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Chronic constipation in adults

Dr Adam Farmer discusses the management of chronic constipation with a focus on the consultation

Constipation means widely different things to different people and it can be argued that the term 'constipation' per se is unhelpful. Health professionals generally recognise constipation as infrequent episodes of defaecation, whereas patients more readily identify with straining, gas, hard consistency of stool, and abdominal pain.1 There is a wide normal range of defaecatory frequency, ranging from three bowel movements per day to three bowel movements per week in conjunction with a considerable variation in the shades of stool observed.2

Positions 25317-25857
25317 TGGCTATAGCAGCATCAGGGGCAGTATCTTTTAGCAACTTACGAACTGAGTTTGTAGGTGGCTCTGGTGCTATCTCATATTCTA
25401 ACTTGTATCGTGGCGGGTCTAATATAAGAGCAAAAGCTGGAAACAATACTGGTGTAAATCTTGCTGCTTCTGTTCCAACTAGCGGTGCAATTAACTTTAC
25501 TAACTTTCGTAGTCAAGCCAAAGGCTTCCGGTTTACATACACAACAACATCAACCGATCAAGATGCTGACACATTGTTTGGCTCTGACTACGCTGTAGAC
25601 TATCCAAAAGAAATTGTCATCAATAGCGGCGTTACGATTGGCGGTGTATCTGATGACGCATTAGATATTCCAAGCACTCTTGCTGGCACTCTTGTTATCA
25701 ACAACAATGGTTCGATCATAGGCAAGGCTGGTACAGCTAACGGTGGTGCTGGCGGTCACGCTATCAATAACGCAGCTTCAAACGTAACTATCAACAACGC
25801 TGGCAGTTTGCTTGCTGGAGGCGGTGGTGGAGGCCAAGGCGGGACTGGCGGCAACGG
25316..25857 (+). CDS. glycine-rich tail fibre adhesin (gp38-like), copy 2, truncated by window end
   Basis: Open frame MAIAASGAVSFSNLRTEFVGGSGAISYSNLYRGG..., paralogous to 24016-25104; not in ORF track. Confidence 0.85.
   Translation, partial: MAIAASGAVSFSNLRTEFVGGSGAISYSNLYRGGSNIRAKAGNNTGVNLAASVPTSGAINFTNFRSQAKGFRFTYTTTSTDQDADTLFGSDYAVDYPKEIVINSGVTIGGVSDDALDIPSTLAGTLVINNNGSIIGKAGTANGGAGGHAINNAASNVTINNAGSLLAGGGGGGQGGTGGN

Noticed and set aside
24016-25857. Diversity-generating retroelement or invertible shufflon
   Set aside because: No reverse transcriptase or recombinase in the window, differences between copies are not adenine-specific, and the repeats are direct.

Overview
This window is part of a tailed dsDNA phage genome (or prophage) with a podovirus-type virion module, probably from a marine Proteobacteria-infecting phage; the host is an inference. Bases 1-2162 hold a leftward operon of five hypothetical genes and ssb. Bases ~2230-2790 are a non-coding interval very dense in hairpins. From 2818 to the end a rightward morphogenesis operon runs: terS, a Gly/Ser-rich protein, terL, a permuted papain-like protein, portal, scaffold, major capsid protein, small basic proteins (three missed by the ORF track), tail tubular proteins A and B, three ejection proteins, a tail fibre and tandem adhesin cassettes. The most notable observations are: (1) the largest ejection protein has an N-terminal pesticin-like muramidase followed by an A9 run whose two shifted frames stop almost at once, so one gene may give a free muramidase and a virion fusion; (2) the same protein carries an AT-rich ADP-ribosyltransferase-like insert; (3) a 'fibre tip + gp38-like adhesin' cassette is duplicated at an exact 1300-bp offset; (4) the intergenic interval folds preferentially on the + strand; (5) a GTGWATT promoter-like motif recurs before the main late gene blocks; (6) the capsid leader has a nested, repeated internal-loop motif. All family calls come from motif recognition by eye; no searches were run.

Rome consensus
The Rome multinational consensus has sought to establish standardised definitions for the functional gastrointestinal disorders based on symptom and temporal patterns, including chronic constipation (CC).

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